Supreme Court Finds Severance Payments are Subject to FICA

On March 25, 2014, in a decision highly anticipated by employers, the U.S. Supreme Court held unanimously that certain severance payments paid to employees who were involuntarily terminated were taxable wages for purposes of the Federal Insurance Contributions Act (FICA). United States v. Quality Stores, Inc., et al., No. 12-1408 (U.S. Mar. 25, 2014). The … Continue Reading

U.S. Supreme Court Extends SOX’s Whistleblower Protection To Employees of Publicly Traded Company’s Contractors

The U.S. Supreme Court held that Sarbanes-Oxley Act’s whistleblower protection extends to employees of a publicly traded company’s contractors and subcontractors in its March 14, 2014 decision in the case of Lawson v. FMR LLC. This alert provides background and analysis of this first case decided by the Supreme Court under Section 806 of SOX. … Continue Reading

No Longer a “Motivating Factor”: E.D.N.Y. Rules New “But-For” Causation Standard for Retaliation Retroactive

Employers who have recently suffered defeats on Title VII retaliation claims now have reason to ask for reconsideration under applicable rules.  The Eastern District of New York, in Sass v. MTA Bus Co.,   ruled that existing cases should no longer be subject to a “motivating factor” analysis, but rather, are retroactively subject to the “but-for” … Continue Reading

Supreme Court’s Sandifer Decision Is Not Just About Changing Clothes

In Sandifer et al. v. United States Steel Corp., a unanimous Supreme Court clarified the meaning of “changing clothes” found in Section 203(o) of the Fair Labor Standards Act (“FLSA” or “Act”), holding that “changing clothes” includes putting on (donning) and taking off (doffing) protective gear. Section 203(o) of the FLSA allows employers and unions … Continue Reading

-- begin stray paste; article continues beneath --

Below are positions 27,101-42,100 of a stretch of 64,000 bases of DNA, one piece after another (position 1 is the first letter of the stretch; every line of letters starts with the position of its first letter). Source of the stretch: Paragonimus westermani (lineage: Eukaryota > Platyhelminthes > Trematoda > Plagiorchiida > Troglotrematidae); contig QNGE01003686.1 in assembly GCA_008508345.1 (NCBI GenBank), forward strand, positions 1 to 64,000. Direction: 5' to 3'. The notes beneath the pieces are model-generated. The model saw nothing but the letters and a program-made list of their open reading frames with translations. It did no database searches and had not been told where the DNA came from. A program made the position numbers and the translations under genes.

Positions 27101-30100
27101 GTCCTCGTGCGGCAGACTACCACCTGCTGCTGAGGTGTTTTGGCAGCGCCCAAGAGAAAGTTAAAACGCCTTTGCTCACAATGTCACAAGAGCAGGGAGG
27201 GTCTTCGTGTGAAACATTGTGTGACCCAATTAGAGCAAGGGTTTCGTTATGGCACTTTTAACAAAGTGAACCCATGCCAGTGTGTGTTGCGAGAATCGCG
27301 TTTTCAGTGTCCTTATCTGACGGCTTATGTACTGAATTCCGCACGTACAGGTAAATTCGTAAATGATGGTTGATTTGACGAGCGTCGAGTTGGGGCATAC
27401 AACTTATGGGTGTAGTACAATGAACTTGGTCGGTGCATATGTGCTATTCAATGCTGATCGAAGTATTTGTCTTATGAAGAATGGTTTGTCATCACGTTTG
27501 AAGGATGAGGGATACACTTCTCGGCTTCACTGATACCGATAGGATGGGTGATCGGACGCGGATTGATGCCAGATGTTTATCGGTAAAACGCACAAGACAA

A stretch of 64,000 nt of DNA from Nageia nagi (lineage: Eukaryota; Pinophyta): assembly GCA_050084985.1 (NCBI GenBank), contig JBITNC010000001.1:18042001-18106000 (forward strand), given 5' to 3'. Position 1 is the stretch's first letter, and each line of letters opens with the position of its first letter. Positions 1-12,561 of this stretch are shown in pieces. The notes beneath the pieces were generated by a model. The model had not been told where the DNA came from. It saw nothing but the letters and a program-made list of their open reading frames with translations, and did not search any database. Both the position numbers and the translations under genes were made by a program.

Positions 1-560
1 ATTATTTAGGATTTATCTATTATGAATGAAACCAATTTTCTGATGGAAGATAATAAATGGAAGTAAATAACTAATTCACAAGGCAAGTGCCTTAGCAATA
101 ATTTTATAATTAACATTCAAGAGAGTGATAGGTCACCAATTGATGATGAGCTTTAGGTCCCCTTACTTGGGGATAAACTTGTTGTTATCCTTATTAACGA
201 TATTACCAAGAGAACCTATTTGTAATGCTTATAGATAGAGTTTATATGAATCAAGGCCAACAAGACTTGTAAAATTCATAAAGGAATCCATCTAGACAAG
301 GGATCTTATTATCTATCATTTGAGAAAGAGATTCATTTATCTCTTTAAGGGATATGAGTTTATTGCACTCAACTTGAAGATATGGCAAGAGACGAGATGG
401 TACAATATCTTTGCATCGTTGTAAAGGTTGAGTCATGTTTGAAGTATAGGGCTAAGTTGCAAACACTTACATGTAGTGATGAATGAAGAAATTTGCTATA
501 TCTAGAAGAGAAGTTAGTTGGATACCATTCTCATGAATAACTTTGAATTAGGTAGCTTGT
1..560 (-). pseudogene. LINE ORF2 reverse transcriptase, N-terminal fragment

United States State Department Announces Visas for Same-Sex Spouses Are Now Available

On Friday, August 2nd, the U.S. Department of State announced its implementation of the U.S. Supreme Court’s Windsor decision, confirming that effective immediately “U.S. Embassies and Consulates will adjudicate visa applications that are based on a same-sex marriage in the same way that we adjudicate applications for opposite gender spouses.” This alert addresses this important … Continue Reading

DOMA Overruled: Milestone for Applicants of Immigration Benefits

On June 26, 2013, the U.S. Supreme Court in United States v. Windsor struck down Section 3 of the Defense of Marriage Act (DOMA) as unconstitutional, allowing for the recognition of same-sex marriages and making way for same-sex married couples to receive benefits under federal law. This alert looks at the immigration law implications of … Continue Reading

Supreme Court’s DOMA Decision Affects Employers’ Obligations Under the FMLA

In the recent decision in United States v. Windsor, the U.S. Supreme Court struck down the federal law that defined “marriage” as a legal union between one man and one woman as husband and wife, and “spouse” as a person of the opposite sex who is a husband or a wife. These definitions, codified in … Continue Reading

Special Alert for Employers and Other Benefit Plan Sponsors: How Will the Supreme Court’s DOMA Decision Impact Your Employee Benefit Plans?

The U.S. Supreme Court decision in United States v. Windsor, holding that Section 3 of the federal Defense of Marriage Act (DOMA) is unconstitutional, will affect virtually all employers across the country. While the Court’s decision means that the federal government will generally recognize same-sex spouses as married for purposes of federal laws, protections and … Continue Reading